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IRIS 2010-8:1/9

Austria

Withdrawal of Invitation to Discussion Breached Objectivity Rule

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Robert Rittler

Gassauer-Fleissner Attorneys at Law, Vienna

In June 2010, the Bundeskommunikationssenat (Federal Communications Senate - BKS) ruled that the withdrawal of an invitation to a political party to participate in a television programme constituted a breach of the objectivity rule.

On 24 December 2009, ORF broadcast the programme "Licht ins Dunkel", in which viewers were encouraged to donate money to charitable causes. The programme included a discussion involving the presidents of the parties represented in the Nationalrat (national assembly). ORF had sent similar invitations to all party presidents. The plaintiff is a political party represented in the Nationalrat and the Vienna Landtag (State parliament). Its president could not accept the invitation. Instead, her deputy was nominated, a proposal that ORF initially accepted. The day before the programme, which was to be broadcast live, ORF informed the party that the invitation to its representative was no longer valid because she was also a leading candidate in the forthcoming 2010 Landtag election in Vienna. The party declined to send another representative, whereupon the programme "Licht ins Dunkel" was broadcast without a representative of that party. The party pointed out that another invited guest was expected to stand as a candidate in the Vienna Landtag election and therefore should also have been excluded from the programme.

The BKS upheld the complaint. It began by explaining that it intended to adhere to previous case-law concerning invitations to participate in certain programmes. ORF had broad discretion to select discussion participants. In principle, no individual, group or political party had the right to appear in a particular programme.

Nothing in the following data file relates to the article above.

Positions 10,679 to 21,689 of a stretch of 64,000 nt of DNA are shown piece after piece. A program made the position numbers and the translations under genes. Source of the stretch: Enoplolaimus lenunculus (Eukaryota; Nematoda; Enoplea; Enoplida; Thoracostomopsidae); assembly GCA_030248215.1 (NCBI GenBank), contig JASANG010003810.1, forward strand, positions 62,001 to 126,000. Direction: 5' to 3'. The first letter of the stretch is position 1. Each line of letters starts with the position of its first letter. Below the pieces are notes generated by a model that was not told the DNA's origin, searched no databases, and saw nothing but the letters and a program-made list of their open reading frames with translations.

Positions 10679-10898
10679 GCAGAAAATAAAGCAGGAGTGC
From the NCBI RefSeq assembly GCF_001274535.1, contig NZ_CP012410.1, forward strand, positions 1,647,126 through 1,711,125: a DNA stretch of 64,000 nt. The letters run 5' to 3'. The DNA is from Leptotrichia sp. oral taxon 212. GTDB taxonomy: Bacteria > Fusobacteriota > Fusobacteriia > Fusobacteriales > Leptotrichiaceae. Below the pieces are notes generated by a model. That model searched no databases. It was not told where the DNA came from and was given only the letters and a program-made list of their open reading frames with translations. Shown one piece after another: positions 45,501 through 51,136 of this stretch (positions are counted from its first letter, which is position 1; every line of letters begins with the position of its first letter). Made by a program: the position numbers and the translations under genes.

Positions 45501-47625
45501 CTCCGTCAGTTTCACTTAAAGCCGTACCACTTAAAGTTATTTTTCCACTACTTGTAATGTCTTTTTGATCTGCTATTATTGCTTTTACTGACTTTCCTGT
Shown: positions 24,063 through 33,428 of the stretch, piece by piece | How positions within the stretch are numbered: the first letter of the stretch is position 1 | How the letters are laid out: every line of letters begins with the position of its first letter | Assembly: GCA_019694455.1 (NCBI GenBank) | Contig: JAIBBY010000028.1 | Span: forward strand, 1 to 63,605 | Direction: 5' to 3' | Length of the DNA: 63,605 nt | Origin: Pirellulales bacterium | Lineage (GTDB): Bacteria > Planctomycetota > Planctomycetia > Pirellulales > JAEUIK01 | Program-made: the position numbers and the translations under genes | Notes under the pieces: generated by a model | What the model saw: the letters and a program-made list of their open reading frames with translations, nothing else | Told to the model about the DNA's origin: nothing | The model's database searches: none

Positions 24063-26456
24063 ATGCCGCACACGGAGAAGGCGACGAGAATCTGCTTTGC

The unusual feature of this case is that, although ORF invited the party to appear in the programme, it did not allow a particular person - the party's deputy leader - to take part. In principle, a political party should be allowed to choose its own representative.

There was no reason why ORF should not include the discussion of non-political themes in a Christmas Eve broadcast. The fact that the discussion was of a non-political nature could even justify its refusal to accept a nominated representative of an invited party official - but not if that representative herself held a senior position in the party. This was the case here: on the basis of her party's statutes, the invited representative was authorised to deputise for the party president if the latter was unable to fulfil an engagement. ORF should therefore have accepted her nomination. The possibility of the Christmas Eve broadcast being abused for election purposes could have been prevented, for example, by a general invitation to people other than the presidents of the parties represented in the Nationalrat. It was unlawful to exclude one party's top candidate for the Vienna Landtag election from the discussion, but to allow another party's leading candidate to take part. By not inviting the deputy leader of the party, ORF had therefore broken the rule on objectivity.

References
Entscheidung des BKS vom 2. Juni 2010 (611.940/0007-BKS/2010) DE
 http://merlin.obs.coe.int/redirect.php?id=12614
 
  BKS decision of 2 June 2010 (611.940/0007-BKS/2010)